The course offers a short introduction to some of the key concepts and literary and cultural practices that shaped the represenations of modern Jewish spaces in Eastern Europe as well as their contemporary reconstructions and exhibitions. While focusing on (Jewish) Poland and Yiddish culture, this course introduces critical tools for understanding and interpreting modern (Jewish) contructions and experiences of space and place.
(De/Re)Constructions of Modern Jewish Spaces in Eastern Europe and their post-Holocaust Representations. A Short Introduction
- B. Mann, Makom, in, B. Mann, Space and Place in Jewish Studies, p. 17-25.
- H. Bar-Itzhak, The Geography of the Jewish Imagination: Po-lin among Trees with Leaves from the Gemara, in Jewish Poland, in. H. Bar-Itzhak Legends of Origin. Ethnopoetics and Legendary Chronicles, Detroit, 2001, p. 27-30, 33-38.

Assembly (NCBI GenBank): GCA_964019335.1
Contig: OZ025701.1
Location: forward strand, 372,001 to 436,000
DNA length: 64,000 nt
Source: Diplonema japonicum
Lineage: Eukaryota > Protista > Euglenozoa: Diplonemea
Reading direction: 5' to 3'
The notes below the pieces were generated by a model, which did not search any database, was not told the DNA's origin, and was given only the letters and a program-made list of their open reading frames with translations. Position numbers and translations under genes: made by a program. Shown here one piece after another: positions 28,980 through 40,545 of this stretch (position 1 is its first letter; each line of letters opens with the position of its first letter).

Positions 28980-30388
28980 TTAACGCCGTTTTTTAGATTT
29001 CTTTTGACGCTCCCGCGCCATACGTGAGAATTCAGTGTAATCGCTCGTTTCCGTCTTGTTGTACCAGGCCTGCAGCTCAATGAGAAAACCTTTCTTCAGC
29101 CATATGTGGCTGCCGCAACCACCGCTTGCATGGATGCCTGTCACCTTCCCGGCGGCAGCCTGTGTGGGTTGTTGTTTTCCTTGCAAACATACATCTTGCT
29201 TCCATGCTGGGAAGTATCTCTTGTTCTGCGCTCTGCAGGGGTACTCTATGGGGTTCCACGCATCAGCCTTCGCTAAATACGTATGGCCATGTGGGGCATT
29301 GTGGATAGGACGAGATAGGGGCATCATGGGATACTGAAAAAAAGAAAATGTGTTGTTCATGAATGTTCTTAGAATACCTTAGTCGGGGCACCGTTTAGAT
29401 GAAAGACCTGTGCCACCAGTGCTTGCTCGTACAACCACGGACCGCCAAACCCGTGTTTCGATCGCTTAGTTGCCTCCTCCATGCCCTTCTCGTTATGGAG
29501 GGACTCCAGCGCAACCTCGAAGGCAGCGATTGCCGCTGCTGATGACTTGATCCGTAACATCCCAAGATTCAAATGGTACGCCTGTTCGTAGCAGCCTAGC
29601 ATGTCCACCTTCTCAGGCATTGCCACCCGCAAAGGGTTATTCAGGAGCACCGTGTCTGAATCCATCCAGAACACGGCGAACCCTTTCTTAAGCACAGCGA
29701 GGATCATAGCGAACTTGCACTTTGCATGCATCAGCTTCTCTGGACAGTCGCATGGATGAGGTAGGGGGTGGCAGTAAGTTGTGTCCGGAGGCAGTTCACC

- S. Kassow, Travel and Local History as a National Mission. Polish Jews and the Landkentenish Movement in the 1920s and 1930s in: Jewish Topographies: Visions of Space,
Traditions of Place, ed. By J. Brauch, A. Lipphardt, A. Nocke, Ashgate 2008, p. 242-244, 247-261.
The course explores the ways in which Jewish history and culture are narrated and visualized in the new museum and exhibitions projects in post-communist East Central Europe, and how those museums as public institutions, and curatorial interventions contribute to establishing, (re)shaping, countering or petrifying respective national narratives, the understanding of cultural difference and prejudice.
Comments and discussions